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Today's News

  • Community Calendar 6-19-19

    TODAY

    Los Alamos faith and Science Forum at 6:30 p.m. at the Unitarian Church of Los Alamos, 1738 N. Sage Loop. Nels Hoffman speaking on “Neuroplasticity: How the Mind Changes the Brain.”

    Summer Family Evening: New Mexico Bats at 6:30 p.m. at the Nature Center. Enjoy a presentation from Justin Stevenson of Fightwns on the biology and behavior of New Mexico bats, as well as the opportunity to meet native bats. Thanks to Del Norte Credit Union for sponsoring these events. Free for member families and $5 for non-member families. More information at peecnature.org.

    THURSDAY

    “Liberty on the Rocks” meets at 6 p.m. at Cottonwood on the Greens, 4244 Diamond. Join the fun, have a drink! (Dinner entree can be purchased). LOTR is a place to discuss the ideas of liberty, not for electoral politics. Contact Chris Luchini at cbluchini@gmail.com for information.

    SATURDAY

  • Gun show advocates discuss new law

    It was just another Saturday afternoon, and the annual Los Alamos Gun Show was in full swing. People crowded the aisles looking for guns, ammo, knives, and even children’s books and fingernail tips. 

    There was something about this show, however, that seemed different, an anxiousness in the air that some attributed to the gun legislation that is about to become law in July.

    In the last legislative session, the New Mexico Legislature passed Senate Bill 8, legislation that, among other new rules, requires background checks on customers buying guns at gun shows. 

    “It stinks,” said Donna MacDonald, a member of the Los Alamos Republican Party, who saw the law as yet another infringement on gun owner rights. MacDonald was heading up the party’s booth, where those that signed up and paid $5 had a chance to win a Ruger Precision 6.5 Creedmoor rifle worth $1,500.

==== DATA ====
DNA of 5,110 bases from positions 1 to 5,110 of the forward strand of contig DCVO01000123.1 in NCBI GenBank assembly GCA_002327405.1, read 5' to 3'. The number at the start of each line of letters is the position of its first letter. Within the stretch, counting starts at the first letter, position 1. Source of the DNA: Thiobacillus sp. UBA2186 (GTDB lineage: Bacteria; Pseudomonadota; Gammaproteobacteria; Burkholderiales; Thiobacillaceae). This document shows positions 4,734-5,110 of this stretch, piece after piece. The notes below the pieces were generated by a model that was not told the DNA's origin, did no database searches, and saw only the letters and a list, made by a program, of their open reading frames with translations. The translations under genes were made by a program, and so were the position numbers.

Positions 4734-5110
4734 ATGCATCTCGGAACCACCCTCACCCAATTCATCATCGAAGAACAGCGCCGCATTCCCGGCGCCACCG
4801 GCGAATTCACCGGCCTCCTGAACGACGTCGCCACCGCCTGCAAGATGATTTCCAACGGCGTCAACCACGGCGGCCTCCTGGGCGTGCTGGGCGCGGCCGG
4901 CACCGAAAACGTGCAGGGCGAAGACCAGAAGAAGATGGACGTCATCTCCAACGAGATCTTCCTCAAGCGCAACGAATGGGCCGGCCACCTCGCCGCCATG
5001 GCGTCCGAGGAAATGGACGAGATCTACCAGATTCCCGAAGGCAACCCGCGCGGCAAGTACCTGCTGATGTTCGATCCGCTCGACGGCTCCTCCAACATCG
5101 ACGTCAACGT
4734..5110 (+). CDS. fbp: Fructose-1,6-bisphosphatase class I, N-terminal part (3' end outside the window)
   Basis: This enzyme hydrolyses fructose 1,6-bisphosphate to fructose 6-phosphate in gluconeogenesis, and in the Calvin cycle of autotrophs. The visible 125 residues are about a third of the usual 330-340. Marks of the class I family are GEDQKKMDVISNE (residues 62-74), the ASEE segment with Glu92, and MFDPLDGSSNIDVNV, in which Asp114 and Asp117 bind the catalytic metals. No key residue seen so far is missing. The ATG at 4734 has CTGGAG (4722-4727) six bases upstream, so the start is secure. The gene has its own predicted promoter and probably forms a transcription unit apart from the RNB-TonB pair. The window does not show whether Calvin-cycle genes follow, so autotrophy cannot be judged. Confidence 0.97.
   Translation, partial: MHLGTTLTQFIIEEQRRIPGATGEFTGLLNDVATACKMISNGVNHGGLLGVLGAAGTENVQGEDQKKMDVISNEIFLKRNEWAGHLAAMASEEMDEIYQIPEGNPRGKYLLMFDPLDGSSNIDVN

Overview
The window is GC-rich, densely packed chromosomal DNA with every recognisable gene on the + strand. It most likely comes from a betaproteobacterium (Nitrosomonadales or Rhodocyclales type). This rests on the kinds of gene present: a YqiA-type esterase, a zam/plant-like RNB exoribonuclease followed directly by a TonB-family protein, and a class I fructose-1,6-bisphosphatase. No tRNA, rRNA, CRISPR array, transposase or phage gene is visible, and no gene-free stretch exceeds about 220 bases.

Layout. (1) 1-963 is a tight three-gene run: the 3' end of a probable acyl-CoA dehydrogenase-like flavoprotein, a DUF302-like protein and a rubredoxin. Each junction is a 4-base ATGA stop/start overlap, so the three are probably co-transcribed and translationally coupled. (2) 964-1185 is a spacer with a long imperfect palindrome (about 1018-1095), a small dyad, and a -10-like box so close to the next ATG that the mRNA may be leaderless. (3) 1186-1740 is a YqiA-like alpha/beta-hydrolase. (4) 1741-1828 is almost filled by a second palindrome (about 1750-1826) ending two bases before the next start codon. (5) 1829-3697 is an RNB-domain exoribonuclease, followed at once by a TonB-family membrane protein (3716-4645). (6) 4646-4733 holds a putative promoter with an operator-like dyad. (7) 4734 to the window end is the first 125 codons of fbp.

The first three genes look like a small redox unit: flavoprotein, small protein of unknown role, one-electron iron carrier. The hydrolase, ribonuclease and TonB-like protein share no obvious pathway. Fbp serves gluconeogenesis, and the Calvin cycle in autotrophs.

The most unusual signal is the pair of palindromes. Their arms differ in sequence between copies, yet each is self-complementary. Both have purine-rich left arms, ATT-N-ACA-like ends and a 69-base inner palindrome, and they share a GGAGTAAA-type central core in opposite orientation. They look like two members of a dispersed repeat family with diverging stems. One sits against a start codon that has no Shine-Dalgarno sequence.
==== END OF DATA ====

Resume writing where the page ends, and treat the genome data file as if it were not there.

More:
“There’s no point to it. It’s so sad that New Mexico is still in the dark ages… it’s not even in the dark ages, because we were able to arm ourselves in the dark ages, so I don’t know what New Mexico is going to do,” MacDonald said.

  • Gun show advocates discuss new law

    It was just another Saturday afternoon, and the annual Los Alamos Gun Show was in full swing. People crowded the aisles looking for guns, ammo, knives, and even children’s books and fingernail tips. 

    There was something about this show, however, that seemed different, an anxiousness in the air that some attributed to the gun legislation that is about to become law in July.

    In the last legislative session, the New Mexico Legislature passed Senate Bill 8, legislation that, among other new rules, requires background checks on customers buying guns at gun shows. 

    “It stinks,” said Donna MacDonald, a member of the Los Alamos Republican Party, who saw the law as yet another infringement on gun owner rights. MacDonald was heading up the party’s booth, where those that signed up and paid $5 had a chance to win a Ruger Precision 6.5 Creedmoor rifle worth $1,500.

    “There’s no point to it. It’s so sad that New Mexico is still in the dark ages… it’s not even in the dark ages, because we were able to arm ourselves in the dark ages, so I don’t know what New Mexico is going to do,” MacDonald said.

  • Pet of the Week: Amelie 6-16-19

    Visitors to the Los Alamos Animal Shelter’s cattery won’t have to walk far for Amelie, an American short hair cat.

    In fact, Amelie will probably hop down off her perch, meet her potential forever home person with her tail up and plenty of purrs. It is what she does whenever anyone enters the cattery.

    Amelie is an owner turn-in and she’s due for a re-evaluation June 27.

    She does not have a collar and or a microchip. But, she does have plenty of love for people who are ready for a very friendly cat.  

    Amelie has had all her shots and is healthy.

    For more information, call the Los Alamos County Animal Shelter at 662-8179 or email the shelter at psa-officer@lacm.us.

  • Fathers need to care for themselves as well as their kids – but often don’t

    BY DEREK M. GRIFFITH
    Vanderbilt University

    If you had to choose, which would you rather have: a healthy father or a good father?
    Studies suggest men often choose being a good father over being healthy.

    Becoming a father is a major milestone in the life of a man, often shifting the way he thinks from being “me focused” to “we focused.”  But fatherhood can also shift how men perceive their health. Our research has found that fathers can view health not in terms of going to the doctor or eating vegetables but how they hold a job, provide for their family, protect and teach their children, and belong to a community or social network.

    As founder and director of the Center for Research on Men’s Health at Vanderbilt University and as a postdoctoral fellow from Meharry Medical College, we study why men live shorter lives than women, male attitudes about fatherhood, how to help men engage in healthier behavior – as well as what can be done to reduce men’s risk of Type 2 diabetes and heart disease.